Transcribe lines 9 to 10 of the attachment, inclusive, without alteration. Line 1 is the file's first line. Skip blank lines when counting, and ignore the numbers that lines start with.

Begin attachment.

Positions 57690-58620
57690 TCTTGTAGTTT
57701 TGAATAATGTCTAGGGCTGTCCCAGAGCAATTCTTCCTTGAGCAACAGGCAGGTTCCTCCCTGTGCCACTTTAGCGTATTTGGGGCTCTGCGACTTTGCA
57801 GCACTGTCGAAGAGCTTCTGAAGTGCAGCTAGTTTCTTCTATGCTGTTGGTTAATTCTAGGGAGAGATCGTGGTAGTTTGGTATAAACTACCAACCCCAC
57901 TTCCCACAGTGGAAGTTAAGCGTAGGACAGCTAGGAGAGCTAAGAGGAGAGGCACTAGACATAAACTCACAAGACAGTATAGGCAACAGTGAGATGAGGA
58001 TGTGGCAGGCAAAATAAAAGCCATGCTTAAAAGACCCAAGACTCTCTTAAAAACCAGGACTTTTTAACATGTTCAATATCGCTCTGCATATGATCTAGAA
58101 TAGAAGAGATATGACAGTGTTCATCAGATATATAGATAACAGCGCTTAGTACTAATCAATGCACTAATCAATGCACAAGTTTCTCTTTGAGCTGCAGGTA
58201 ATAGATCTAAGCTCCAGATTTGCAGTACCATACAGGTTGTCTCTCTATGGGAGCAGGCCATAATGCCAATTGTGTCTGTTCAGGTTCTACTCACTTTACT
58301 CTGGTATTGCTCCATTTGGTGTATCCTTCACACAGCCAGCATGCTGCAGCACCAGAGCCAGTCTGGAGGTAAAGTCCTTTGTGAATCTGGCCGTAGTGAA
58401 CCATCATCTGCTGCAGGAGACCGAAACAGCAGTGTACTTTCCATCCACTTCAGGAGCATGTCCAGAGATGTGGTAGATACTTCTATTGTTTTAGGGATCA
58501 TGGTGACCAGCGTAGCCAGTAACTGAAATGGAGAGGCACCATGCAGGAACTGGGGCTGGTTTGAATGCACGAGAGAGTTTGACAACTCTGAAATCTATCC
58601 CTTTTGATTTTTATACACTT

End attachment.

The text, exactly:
58301 CTGGTATTGCTCCATTTGGTGTATCCTTCACACAGCCAGCATGCTGCAGCACCAGAGCCAGTCTGGAGGTAAAGTCCTTTGTGAATCTGGCCGTAGTGAA
58401 CCATCATCTGCTGCAGGAGACCGAAACAGCAGTGTACTTTCCATCCACTTCAGGAGCATGTCCAGAGATGTGGTAGATACTTCTATTGTTTTAGGGATCA